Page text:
Years passed, although my watch showed it as just an hour, and I finally got the courage to get up and go to the bathroom. But as I passed by the window I glanced out. Hanging gracefully from the tree with her unblinking eyes focused on me was a white almost translucent form. A white lady!
That was when I pissed myself.


Eventually the sun did come out to disperse the shadows and restore a fraction of my courage and reasoning.
I was a student of science. I did not believe in ghosts and ghouls. I was not a coward who was going to cry spook and give up a very comfortable paying job, especially not when I had spent a part of the salary upfront.
With those words of self-motivation I resolved to venture out into the woods.

Prudence made me stick to the pebbled path which eventually led to a grove of old trees that appeared to encompass what was probably a sink-hole. Curiously enough the area around the grove had been cleared, as if people had frequently walked about.


There was nothing special about the trees, so logic dictated that it was the sink-hole that attracted visitors. I looked around, picked up a pebble and with great temerity aimed for the opening.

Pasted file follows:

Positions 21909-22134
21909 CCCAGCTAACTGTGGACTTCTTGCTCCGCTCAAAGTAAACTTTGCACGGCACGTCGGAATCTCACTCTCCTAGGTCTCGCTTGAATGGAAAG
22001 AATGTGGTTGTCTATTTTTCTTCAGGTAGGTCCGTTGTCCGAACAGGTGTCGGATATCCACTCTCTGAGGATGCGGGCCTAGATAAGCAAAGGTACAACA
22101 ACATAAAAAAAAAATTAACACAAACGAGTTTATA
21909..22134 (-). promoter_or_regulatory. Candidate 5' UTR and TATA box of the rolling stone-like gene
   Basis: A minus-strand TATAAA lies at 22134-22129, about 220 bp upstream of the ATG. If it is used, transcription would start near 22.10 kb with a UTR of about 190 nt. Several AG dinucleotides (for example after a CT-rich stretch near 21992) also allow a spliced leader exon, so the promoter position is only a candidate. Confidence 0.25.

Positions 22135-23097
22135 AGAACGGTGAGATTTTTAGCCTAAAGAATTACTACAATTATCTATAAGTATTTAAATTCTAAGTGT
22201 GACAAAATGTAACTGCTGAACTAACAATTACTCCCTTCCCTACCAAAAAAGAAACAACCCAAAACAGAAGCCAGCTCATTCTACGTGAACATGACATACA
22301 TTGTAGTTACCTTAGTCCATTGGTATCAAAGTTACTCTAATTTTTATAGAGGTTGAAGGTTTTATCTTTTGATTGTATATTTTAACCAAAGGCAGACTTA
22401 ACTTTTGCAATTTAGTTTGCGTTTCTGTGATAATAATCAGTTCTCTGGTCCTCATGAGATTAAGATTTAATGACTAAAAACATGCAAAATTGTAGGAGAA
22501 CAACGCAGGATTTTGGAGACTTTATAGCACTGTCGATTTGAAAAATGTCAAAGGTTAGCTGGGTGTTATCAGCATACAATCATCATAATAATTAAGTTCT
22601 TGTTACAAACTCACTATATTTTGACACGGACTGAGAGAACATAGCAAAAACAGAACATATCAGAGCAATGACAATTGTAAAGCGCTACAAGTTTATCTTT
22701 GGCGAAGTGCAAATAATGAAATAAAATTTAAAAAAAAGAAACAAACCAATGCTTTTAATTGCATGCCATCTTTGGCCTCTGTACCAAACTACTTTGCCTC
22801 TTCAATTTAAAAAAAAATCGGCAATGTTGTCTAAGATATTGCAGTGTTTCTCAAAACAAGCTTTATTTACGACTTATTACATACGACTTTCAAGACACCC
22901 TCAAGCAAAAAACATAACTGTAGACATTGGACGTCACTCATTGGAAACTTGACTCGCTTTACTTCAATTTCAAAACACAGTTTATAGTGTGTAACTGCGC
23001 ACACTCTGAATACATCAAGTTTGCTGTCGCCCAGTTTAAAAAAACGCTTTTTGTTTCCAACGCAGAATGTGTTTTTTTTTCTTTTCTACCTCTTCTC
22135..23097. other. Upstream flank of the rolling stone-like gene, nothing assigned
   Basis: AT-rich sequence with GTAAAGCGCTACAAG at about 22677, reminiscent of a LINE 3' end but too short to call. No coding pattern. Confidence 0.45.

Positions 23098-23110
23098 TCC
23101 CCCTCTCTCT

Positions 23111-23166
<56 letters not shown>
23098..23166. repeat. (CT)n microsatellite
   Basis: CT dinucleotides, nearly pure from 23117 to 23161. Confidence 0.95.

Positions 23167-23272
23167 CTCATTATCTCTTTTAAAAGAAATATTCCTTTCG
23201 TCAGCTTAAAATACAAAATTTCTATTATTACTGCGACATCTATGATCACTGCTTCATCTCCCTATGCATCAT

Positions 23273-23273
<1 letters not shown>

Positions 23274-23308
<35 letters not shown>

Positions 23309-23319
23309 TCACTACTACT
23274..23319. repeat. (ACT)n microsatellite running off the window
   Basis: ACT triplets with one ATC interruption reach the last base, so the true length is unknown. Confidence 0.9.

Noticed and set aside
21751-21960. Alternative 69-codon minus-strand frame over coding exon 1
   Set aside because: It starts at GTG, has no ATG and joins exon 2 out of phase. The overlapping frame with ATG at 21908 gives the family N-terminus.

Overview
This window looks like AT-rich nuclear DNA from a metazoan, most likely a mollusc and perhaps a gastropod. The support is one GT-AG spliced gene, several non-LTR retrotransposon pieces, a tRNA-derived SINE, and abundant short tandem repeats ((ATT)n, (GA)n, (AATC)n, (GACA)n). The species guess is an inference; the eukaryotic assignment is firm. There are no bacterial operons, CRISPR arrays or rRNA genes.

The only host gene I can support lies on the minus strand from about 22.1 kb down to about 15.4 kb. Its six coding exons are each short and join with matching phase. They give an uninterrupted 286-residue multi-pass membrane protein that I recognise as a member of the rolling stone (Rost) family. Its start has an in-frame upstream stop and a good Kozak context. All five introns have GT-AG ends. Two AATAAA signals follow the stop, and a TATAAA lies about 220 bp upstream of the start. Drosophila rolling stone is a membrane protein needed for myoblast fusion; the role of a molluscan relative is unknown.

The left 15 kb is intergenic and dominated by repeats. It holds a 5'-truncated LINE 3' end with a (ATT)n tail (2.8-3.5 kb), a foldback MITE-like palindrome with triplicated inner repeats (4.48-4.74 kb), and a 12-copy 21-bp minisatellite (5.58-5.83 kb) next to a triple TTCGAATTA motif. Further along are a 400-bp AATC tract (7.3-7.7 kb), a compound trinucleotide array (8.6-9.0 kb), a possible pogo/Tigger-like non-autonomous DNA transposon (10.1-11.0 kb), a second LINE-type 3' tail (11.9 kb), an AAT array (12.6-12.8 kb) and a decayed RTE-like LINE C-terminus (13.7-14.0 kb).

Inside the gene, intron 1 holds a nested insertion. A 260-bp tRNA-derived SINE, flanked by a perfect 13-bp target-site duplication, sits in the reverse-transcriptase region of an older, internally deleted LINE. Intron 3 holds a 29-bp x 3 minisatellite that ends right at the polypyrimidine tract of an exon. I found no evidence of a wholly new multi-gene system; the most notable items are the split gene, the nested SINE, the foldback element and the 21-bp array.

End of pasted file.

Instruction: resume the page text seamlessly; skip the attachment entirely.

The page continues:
Before I could fathom what was happening, with a great big whooshing sound that seemed to arouse the entire habitat, a furious Swarm of creatures charged out. I was knocked back on my butt and just about managed to curl up in a fetal position with my arms over my face. Around me there was furious wind and storm. What had I unleashed? Would I even survive this? Dang, I was far too young to die.

Eventually the sounds subsided and I meekly uncoiled to look around. It was then that I saw the sign board…

The Bat Cave & Conservation Foundation – Bat Hole No. 2


To see The White Lady please click here

Photos Courtesy Monfort Bat Cave & Conservation Foundation

One must see with the heart


She loved the smooth texture of the pillars, the sharp edges, the ins and outs, the recesses just enough for her to fit her body and be a part of the maze, the feel of never ending; while the trapped wind played with her wild tresses and whispered many a tune in her ears. Her feet would glide and slip over the soft moss, ever so often stumbling across a slug or disrupting a march of ants, while her probing fingers entwined with curtains of cobwebs.